Digitisation has become a political buzzword in Germany, raising particular concerns with regard to the German healthcare system. German politics has long been lagging behind in creating an appropriate framework that balances health benefits versus data protection issues. In this context most recently a new “E-Health-Law” has been implemented in Germany to backbone an “E-Health-Card” and its desired intensified use in the future.


During the last years, the German lawmaker installed the framework of Electronic Health Records within the broader concept of an “Electronic Health Card”, which is the basic setup for the implementation of a nationwide, technically mature telematics infrastructure for interconnecting insurants, doctors, hospitals and health insurance companies. The proceedings in that area serve the goal to create an arrangement of regulations within the German Social Security Code relating to statutory health insurance companies, to enable them to ultimately introduce, foster and maintain the use of information and communication technologies within the public health domain. The most important stakeholders are the German Federal Ministry of Health, which is responsible for the design of the legal framework of the telematics infrastructure and the German Society for Telematics (gematik), the latter being an umbrella organization formed by the most important stakeholders and unions in the German social security and particularly health insurance area. Gematik is responsible for concrete undertakings in elaborating and implementing the telematics infrastructure.

The idea of Electronic Health Records and ePrescriptions in Germany is embedded in the concept of an “Electronic Health Card” (“elektronische Gesundheitskarte”). The legal basis for this card has been set out in the beginning of 2004 within the “Law to modernize the Statutory Health Insurance” (“GKV-Modernisierungsgesetz”). This law seeks to advance the concept of the former “Health Insurance Card” (“Krankenversichertenkarte”), and adapt its rules to the modern information society as well as establish a telematics infrastructure in the public health domain.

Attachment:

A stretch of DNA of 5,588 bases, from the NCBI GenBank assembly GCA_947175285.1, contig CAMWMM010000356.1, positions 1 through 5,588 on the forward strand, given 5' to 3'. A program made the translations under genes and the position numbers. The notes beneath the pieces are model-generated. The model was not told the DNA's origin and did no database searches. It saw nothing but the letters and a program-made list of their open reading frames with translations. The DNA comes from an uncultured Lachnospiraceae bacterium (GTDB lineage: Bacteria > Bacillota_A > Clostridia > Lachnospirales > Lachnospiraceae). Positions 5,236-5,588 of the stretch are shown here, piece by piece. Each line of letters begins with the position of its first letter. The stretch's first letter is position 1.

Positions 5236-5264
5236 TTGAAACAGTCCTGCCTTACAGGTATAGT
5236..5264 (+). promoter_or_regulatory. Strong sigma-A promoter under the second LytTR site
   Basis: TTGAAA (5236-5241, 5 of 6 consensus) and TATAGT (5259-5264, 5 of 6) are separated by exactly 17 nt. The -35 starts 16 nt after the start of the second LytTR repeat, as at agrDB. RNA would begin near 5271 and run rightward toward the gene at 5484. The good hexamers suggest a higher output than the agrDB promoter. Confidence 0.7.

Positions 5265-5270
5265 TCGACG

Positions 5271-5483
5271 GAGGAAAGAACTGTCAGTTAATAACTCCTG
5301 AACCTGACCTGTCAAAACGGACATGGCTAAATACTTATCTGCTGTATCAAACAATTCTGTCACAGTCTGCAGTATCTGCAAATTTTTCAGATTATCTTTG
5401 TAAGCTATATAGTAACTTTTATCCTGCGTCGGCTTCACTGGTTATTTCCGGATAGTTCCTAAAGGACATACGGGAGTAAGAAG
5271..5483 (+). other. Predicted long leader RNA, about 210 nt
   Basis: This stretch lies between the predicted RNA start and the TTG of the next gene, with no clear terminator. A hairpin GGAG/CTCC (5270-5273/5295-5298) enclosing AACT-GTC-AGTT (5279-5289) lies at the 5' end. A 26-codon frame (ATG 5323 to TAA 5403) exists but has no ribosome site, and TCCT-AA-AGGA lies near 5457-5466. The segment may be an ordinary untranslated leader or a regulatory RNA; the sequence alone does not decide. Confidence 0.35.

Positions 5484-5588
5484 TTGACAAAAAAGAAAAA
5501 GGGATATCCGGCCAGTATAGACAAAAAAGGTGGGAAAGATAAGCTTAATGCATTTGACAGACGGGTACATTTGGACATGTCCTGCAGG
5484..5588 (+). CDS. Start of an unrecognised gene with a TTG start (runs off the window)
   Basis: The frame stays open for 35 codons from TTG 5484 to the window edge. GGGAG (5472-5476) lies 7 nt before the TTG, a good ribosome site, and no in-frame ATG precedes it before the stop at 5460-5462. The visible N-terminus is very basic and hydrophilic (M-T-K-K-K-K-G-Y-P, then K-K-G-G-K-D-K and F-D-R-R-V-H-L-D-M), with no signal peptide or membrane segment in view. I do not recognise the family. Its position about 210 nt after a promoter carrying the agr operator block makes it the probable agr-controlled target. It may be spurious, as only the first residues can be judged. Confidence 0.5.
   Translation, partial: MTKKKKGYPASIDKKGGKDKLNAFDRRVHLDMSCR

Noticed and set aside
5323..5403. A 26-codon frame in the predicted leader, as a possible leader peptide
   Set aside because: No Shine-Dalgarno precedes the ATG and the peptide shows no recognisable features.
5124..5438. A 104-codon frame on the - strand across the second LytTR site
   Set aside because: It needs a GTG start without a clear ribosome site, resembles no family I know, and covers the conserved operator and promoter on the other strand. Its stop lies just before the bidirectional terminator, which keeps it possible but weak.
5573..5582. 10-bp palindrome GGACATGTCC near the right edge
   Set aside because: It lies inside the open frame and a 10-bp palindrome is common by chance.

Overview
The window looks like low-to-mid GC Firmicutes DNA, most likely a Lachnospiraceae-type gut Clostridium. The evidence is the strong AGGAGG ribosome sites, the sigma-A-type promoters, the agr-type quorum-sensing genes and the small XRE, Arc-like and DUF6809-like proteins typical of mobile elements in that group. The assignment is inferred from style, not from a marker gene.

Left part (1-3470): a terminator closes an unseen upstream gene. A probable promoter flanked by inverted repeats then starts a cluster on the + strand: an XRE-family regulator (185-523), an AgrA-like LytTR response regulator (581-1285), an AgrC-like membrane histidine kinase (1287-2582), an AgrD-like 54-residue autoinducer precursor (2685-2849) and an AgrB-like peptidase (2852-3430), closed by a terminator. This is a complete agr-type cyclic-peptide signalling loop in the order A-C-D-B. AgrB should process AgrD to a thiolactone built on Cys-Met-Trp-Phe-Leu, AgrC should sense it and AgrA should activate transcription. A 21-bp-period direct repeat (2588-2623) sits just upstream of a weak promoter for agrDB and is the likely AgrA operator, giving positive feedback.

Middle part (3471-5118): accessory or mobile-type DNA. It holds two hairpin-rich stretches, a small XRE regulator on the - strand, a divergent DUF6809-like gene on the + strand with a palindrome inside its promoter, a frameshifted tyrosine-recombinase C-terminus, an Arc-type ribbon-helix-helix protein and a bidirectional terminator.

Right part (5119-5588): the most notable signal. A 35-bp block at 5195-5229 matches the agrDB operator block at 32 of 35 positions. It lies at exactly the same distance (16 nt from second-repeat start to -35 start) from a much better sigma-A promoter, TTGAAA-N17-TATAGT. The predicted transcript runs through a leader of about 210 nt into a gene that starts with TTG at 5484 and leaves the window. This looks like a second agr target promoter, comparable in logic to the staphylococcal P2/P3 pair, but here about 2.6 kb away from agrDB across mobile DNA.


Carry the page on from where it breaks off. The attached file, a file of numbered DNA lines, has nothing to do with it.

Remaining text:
“E-Health Law”

In mid-January 2015 the highly anticipated bill on the so-called “E-Health Law” (Statute for Secure Digital Communication and Applications in the Health Sector) was presented, triggering a debate on digitisation, data protection and health in Germany. The various reactions to the draft bill were largely critical, mainly for insufficiently protecting medical data and for patients not having access to their data. For instance, the Privacy Commissioner of Schleswig-Holstein criticized the draft law on e-health for insufficient protection of medical data. Although some aspects of the draft law were welcomed, such as the launch of telematics infrastructure and the “Electronic Health Card”, the Privacy Commissioner held that the draft did not go far enough to protect individuals’ medical data and prevent the growing trend towards the “transparent patient”. In an attempt to act upon the critics changes were made to the draft bill. However, the amendments made little change to the basic approach and structure of the bill.

On 4th December 2015 the German Federal Parliament (Bundestag) has approved the new law designed to ensure that the “Electronic Health Card” system is operating by 1st July 2018. According to the German government, the Act has different objectives:

  • to assist in the introduction of beneficial applications of the “Electronic Health Card”;
  • to establish the telematics infrastructure with its security features as the main infrastructure for secure communication within the healthcare system;
  • to improve the structures of gematik and to widen its responsibilities;